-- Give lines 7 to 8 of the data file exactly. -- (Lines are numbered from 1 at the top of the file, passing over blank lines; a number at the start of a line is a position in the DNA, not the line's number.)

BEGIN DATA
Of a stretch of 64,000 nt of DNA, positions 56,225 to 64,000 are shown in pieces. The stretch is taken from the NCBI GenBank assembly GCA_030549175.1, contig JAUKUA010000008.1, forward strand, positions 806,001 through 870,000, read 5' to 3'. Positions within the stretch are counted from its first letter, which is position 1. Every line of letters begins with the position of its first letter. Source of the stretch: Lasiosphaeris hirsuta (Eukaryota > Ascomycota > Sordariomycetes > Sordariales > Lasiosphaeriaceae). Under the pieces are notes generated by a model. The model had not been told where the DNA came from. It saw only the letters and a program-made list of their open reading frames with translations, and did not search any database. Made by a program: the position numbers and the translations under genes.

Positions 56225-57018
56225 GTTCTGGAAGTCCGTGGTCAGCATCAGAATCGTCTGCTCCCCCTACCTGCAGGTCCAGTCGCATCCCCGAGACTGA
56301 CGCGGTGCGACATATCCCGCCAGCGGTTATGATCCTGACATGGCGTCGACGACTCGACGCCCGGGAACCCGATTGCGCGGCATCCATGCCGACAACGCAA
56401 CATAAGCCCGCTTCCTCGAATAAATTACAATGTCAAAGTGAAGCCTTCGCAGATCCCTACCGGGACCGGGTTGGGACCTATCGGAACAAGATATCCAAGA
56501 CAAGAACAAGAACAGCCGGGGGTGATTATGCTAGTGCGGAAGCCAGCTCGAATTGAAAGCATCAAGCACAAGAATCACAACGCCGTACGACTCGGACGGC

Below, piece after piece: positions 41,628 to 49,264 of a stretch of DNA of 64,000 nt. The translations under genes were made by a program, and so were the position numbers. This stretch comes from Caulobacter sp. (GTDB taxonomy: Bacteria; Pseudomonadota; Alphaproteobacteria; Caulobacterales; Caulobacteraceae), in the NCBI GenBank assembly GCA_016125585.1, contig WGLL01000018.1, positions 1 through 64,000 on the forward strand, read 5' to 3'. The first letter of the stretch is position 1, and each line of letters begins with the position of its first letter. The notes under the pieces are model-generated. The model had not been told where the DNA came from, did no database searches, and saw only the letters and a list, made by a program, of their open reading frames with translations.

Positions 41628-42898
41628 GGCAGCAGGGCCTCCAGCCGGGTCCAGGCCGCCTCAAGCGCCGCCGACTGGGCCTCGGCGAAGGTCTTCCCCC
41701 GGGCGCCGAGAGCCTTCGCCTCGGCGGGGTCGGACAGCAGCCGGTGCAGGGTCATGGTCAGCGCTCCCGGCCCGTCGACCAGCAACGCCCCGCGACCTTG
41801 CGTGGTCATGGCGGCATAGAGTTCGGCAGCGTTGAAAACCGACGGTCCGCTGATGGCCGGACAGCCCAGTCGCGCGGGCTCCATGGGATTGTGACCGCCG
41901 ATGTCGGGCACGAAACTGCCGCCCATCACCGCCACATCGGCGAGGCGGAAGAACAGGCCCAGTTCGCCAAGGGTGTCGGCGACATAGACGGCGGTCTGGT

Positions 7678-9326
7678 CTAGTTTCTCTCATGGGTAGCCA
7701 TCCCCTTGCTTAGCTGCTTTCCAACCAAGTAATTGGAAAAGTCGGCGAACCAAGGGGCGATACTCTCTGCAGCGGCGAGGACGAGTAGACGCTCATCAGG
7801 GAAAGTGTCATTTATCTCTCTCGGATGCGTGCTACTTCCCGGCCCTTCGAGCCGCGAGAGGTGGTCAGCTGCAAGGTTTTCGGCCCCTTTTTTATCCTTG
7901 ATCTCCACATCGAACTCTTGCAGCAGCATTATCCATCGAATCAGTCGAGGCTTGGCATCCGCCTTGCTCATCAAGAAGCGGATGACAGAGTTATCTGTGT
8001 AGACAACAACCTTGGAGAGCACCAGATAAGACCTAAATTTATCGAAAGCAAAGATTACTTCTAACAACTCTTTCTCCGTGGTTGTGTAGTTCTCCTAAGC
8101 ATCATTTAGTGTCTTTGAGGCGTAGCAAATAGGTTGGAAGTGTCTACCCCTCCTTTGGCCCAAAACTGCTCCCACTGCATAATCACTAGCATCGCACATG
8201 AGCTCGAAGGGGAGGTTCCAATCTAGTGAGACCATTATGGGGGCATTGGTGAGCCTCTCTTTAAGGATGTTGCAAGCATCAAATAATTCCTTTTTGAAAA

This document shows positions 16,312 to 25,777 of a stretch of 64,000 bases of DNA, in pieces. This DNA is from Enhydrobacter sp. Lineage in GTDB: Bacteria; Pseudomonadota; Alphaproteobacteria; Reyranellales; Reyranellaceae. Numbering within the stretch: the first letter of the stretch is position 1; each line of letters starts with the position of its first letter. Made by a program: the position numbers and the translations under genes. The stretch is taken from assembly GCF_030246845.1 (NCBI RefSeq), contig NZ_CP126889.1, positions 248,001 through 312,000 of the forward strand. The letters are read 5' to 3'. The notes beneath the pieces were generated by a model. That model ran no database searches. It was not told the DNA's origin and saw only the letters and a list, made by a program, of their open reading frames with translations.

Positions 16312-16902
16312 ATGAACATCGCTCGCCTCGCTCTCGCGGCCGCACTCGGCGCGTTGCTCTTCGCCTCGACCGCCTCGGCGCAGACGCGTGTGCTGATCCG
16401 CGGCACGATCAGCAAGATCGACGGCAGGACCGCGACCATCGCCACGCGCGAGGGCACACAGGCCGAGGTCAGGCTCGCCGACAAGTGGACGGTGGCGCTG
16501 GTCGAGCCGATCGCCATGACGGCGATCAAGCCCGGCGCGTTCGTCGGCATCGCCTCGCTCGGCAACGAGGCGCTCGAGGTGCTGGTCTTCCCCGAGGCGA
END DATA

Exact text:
Below, piece after piece: positions 41,628 to 49,264 of a stretch of DNA of 64,000 nt. The translations under genes were made by a program, and so were the position numbers. This stretch comes from Caulobacter sp. (GTDB taxonomy: Bacteria; Pseudomonadota; Alphaproteobacteria; Caulobacterales; Caulobacteraceae), in the NCBI GenBank assembly GCA_016125585.1, contig WGLL01000018.1, positions 1 through 64,000 on the forward strand, read 5' to 3'. The first letter of the stretch is position 1, and each line of letters begins with the position of its first letter. The notes under the pieces are model-generated. The model had not been told where the DNA came from, did no database searches, and saw only the letters and a list, made by a program, of their open reading frames with translations.

Positions 41628-42898